School Gardens: Growing the Next Generation

Growing Green

Children all over our region are gearing up to get dirty at school! School gardens, also known as teaching gardens, eco labs, outdoor classrooms, edible schoolyards, etc., are becoming an integral part of daily curricular activities. Teachers are engaging students with inquiry driven science and social studies lessons while learning how to cultivate and enjoy local food. Schools gardens come in all shapes and sizes. A small window box sprouting peas can be just as effective as a large outdoor garden, depending on the goals and scope of the project. Some schools are even installing edible forest gardens, also known as Permaculture Orchards, or food forests. Schools, youth organizations, and even community groups often build garden programs to match the unique nature of their community and available local resources. No matter what form a school garden takes, each has the potential to introduce the wonder of growing to younger generations and bring local food to the communities that tend them.

Why School Gardens?

School gardens are a crucial teaching tool offering essential experiences for students to interact with the natural world and gain confidence in their ability to conserve and restore environmental resources. Taking students outdoors can present new challenges for teachers, however, the benefits for students are numerous and potentially life changing. Students benefit physically through gross and fine motor movement while being mentally stimulated. Studies have shown that increased outdoor experience leads to improved student balance, eyesight, and test scores. School gardens provide a safe space for children to experiment with the variables of nature and the end result is often a tasty treat. I’ve seen children who struggle to focus indoors thrive outdoors. Their high energy has room to roam and nature is a valuable co-teacher, providing teachable moments as birds fly through the sky, and the wind rustles tree leaves. There is no limit to what can be taught outdoors. Creative thinking and a new perspective can open up new ways to approach traditional topics.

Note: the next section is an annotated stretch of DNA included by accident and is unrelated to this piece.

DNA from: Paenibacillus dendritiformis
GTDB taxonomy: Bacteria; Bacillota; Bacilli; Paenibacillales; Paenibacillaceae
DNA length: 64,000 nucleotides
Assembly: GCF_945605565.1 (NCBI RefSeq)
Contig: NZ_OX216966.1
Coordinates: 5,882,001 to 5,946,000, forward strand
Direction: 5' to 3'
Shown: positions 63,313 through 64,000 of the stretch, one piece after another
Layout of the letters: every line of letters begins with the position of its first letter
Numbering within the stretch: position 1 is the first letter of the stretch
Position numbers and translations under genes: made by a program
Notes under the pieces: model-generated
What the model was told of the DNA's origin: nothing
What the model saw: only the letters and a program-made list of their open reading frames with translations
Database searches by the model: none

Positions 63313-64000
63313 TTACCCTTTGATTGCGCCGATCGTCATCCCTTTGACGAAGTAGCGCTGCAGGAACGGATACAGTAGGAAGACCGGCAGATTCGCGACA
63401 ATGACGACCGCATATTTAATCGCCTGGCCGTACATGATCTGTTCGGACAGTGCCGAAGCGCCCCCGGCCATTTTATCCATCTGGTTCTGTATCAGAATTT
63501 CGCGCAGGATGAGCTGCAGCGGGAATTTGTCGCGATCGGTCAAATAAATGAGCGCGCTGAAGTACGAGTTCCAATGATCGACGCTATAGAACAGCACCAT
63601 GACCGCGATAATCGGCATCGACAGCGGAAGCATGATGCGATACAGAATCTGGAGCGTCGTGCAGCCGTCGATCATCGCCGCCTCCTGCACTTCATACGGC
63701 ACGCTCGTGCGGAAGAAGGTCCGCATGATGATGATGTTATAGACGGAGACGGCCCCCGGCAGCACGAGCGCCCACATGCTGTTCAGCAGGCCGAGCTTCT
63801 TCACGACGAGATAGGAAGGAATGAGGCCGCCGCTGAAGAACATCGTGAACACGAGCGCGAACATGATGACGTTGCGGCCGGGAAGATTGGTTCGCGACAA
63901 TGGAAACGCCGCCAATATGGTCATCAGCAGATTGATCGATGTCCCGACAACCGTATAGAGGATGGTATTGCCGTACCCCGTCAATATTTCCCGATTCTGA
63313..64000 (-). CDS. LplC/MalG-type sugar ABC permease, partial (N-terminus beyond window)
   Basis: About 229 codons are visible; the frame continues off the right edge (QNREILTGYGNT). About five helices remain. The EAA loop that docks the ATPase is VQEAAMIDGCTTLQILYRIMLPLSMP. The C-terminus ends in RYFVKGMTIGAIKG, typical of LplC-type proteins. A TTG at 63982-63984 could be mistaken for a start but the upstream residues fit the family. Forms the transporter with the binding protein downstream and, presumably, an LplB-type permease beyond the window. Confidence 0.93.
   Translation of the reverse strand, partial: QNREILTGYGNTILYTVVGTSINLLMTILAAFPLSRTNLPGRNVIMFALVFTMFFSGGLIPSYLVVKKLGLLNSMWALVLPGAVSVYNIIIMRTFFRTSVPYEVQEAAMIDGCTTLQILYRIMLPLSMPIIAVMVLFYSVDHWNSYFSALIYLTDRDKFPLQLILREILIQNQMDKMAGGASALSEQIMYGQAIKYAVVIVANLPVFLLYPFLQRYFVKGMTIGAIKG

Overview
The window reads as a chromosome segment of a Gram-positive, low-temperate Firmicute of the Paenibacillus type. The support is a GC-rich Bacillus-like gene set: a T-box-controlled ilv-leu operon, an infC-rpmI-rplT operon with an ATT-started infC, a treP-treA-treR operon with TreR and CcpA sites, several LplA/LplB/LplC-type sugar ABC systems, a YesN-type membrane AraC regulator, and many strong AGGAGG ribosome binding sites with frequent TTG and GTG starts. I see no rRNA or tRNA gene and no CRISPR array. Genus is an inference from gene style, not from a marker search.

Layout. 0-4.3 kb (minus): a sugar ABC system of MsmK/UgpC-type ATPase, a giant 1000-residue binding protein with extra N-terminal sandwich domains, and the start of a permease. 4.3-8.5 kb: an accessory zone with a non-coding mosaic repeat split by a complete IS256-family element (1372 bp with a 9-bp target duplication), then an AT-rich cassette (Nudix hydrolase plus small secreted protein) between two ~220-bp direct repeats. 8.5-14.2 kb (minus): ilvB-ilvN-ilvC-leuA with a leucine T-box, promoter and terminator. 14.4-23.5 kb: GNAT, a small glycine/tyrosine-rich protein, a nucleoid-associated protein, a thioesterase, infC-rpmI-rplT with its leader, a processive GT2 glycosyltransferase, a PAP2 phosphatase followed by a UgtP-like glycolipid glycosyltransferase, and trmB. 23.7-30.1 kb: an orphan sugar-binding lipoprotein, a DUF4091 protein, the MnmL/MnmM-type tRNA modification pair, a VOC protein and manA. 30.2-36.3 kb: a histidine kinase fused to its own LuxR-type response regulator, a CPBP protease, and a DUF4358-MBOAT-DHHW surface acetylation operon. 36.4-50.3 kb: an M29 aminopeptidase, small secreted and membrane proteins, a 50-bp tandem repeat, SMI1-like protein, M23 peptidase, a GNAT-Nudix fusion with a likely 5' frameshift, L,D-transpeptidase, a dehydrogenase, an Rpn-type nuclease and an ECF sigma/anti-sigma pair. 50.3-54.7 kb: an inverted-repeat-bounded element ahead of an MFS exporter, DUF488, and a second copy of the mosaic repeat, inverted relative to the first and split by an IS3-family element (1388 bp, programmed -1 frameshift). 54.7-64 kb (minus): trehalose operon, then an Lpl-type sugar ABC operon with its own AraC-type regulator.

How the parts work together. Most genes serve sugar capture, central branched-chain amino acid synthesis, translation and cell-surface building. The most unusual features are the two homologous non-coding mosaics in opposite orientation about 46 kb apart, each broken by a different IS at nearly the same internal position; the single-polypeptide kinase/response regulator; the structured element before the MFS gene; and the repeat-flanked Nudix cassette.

Four Season Gardening

School gardens are expanding in numbers and in growing time.  The Civic Garden Center works with 103 local school garden programs.

We encourage teachers and students to embrace four season gardening. This is accomplished by planting cool season crops in the fall, enjoying an early winter harvest; utilizing low tunnels, cold frames, and green houses to lengthen the season; planting cool season crops in the spring, enjoying a late spring harvest; and cover cropping with legumes in the summer. We help teachers through our free training workshops (including free seed distribution events), blog posts, monthly calendars and offering onsite consultations and standards-based lessons for students. Our region is rich with resources ranging from a deep agricultural heritage to a growing number of urban farms. A wide range of grant and fundraising opportunities supply revenue for garden installations and expansions, bolstering the school garden movement nationwide. While most schools focus on growing edible plants, there are many benefits of incorporating native pollinator plantings, orchards, five senses gardens, and more into the schoolyard ecosystem.